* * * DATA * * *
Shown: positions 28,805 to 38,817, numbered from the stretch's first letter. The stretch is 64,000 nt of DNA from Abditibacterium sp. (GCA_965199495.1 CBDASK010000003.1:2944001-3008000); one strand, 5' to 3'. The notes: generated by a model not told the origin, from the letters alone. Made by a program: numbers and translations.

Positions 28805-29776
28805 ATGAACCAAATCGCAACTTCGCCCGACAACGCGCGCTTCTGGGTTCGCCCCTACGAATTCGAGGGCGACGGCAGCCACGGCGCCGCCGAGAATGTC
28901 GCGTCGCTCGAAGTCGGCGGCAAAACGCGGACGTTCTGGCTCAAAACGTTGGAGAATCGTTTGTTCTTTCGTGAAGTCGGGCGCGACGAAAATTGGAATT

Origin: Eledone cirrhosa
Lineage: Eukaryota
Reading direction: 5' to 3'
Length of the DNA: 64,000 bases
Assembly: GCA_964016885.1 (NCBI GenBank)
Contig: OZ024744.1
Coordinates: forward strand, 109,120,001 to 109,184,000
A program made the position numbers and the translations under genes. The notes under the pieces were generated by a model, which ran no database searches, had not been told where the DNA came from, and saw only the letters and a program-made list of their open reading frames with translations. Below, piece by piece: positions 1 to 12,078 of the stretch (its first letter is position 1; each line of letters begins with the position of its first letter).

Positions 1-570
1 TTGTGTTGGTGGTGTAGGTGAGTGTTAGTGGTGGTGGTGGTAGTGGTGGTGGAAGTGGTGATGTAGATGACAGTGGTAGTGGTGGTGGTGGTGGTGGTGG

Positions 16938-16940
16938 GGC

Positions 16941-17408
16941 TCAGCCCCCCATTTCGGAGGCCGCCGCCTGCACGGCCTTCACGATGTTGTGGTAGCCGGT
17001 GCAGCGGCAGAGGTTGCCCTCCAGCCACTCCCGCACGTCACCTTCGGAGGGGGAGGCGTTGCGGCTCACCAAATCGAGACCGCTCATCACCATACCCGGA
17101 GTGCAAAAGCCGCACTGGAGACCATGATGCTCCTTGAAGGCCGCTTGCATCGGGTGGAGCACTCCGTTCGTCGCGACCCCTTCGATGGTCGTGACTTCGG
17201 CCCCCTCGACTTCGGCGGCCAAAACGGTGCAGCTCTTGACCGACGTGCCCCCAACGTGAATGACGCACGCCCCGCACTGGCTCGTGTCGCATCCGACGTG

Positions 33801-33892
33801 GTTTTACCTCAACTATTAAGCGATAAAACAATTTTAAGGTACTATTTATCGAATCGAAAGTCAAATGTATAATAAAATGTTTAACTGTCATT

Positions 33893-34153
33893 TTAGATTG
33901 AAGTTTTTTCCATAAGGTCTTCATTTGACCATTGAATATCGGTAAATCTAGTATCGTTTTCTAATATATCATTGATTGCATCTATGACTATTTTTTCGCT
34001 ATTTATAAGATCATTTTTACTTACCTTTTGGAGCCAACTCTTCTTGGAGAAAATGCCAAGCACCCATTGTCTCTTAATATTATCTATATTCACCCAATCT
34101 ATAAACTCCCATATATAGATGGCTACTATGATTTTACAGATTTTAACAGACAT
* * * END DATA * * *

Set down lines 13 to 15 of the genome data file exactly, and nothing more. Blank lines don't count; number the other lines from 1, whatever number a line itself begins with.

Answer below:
Positions 1-570
1 TTGTGTTGGTGGTGTAGGTGAGTGTTAGTGGTGGTGGTGGTAGTGGTGGTGGAAGTGGTGATGTAGATGACAGTGGTAGTGGTGGTGGTGGTGGTGGTGG

Positions 16938-16940